The National Botanic Gardens in Kilmacurragh, County Wicklow, is a spectacular garden at the heart of an 18th century estate. Located between Wicklow Town and Rathdrum, it features a magnificent collection of rhododendrons.
The National Botanic Gardens in Kilmacurragh comprises the remnants of a large 18th century estate located in Kilbride in East Wicklow. Planted during the 19th century, it features a spectacular collection of rhododendrons that flower from early springtime.
Modern refurbishment has rejuvenated the old plant collections, while a new initiative has seen an extensive collection of plants from temperate regions of the world (like China, Chile and the Himalayas) introduced. The wildflower meadows have been restored and guided tours through the meadows are a regular feature of our summer events for the public.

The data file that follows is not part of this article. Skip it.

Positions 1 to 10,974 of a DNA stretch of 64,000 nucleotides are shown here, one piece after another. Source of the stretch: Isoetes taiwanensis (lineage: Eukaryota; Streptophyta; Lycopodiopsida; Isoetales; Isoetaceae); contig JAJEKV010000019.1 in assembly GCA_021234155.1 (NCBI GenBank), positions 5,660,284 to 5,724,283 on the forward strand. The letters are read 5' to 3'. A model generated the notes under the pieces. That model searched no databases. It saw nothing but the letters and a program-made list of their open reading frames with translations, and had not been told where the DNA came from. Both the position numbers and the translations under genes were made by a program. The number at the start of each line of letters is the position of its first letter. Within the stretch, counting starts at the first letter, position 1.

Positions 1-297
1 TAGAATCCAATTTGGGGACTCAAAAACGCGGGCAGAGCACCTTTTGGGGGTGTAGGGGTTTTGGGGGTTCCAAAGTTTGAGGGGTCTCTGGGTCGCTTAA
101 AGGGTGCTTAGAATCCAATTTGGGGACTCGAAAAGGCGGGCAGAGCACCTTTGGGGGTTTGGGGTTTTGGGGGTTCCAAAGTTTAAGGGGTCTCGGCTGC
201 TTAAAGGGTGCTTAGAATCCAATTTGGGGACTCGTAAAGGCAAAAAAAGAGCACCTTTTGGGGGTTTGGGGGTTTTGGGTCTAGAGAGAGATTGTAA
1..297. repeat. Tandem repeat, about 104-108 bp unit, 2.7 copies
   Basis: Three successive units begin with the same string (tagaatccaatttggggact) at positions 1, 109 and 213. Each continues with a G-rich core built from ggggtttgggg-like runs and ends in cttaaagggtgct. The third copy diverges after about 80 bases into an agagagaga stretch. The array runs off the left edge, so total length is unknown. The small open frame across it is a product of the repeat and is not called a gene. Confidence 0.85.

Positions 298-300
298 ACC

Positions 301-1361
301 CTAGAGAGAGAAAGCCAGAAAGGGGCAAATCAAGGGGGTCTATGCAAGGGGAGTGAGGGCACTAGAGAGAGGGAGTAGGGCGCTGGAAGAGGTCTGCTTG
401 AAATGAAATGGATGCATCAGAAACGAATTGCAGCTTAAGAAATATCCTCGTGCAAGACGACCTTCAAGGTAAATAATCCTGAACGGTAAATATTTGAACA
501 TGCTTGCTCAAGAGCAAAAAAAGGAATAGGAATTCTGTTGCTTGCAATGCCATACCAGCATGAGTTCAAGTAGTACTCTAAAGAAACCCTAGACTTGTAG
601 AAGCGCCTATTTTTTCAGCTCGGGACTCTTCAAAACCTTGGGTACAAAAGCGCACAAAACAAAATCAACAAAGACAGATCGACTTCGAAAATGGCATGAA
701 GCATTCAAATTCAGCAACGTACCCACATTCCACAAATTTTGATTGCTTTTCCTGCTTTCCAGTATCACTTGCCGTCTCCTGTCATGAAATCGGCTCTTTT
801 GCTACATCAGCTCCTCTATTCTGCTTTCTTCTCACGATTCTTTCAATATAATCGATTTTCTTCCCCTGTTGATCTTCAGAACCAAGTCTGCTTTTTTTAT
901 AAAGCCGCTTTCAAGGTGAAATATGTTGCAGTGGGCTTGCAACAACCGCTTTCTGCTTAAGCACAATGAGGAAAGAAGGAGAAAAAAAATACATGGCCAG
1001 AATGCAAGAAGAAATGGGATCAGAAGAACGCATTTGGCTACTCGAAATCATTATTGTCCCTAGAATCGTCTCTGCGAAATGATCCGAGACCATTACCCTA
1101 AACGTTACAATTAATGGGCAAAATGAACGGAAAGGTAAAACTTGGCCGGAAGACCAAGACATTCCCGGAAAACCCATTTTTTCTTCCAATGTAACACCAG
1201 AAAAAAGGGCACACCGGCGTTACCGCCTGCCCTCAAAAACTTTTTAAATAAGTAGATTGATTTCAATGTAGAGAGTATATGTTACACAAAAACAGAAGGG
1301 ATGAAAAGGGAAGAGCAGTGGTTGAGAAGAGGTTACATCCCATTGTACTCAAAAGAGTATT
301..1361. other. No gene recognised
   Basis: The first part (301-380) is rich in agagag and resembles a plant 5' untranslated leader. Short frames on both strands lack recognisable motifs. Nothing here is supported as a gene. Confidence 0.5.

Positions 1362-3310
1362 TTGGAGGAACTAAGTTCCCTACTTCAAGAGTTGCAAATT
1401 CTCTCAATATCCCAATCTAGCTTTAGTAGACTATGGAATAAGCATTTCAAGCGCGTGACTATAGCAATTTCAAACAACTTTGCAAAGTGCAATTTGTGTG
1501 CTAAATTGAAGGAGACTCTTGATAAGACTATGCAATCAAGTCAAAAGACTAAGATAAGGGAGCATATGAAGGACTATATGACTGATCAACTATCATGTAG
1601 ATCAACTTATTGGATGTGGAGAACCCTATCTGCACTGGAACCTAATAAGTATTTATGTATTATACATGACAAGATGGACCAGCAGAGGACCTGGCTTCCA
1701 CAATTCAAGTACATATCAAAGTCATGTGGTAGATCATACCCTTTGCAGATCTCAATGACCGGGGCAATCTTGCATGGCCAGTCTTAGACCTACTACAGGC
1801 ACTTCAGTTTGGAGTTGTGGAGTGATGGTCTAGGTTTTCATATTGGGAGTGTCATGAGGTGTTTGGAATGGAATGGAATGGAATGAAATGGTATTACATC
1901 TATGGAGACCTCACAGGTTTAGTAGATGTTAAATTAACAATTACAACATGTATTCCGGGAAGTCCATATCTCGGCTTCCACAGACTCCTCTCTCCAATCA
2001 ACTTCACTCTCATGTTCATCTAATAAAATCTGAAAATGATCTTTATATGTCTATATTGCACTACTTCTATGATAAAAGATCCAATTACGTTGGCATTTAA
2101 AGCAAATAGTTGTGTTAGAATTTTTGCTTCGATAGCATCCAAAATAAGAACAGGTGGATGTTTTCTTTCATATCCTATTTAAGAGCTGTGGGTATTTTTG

The National Botanic Gardens in Kilmacurragh is now an outpost of the National Botanic Gardens in Glasnevin. The milder climate, higher rainfall and deeper, acidic soils of the Wicklow gardens provide a counterpoint to the Glasnevin collections; the association between the two began in 1854 when Thomas Acton inherited the estate. He greatly benefited from the advice and support of Dr David Moore and his son Sir Frederick Moore, curators of Dublin’s National Botanic Gardens.
Visitors to Kilmacurragh will enjoy elements like the rhododendron avenue, the double herbaceous borders, the Yew Walk, the Oak Avenue, and the Fossil Lawn. Fabulous displays of thousands of flowering bulbs can be seen from early spring onwards and few will forget the magnificent sight of Magnolia Campbellii, visible in spectacular bloom at the National Botanic Gardens in Kilmacurragh in March.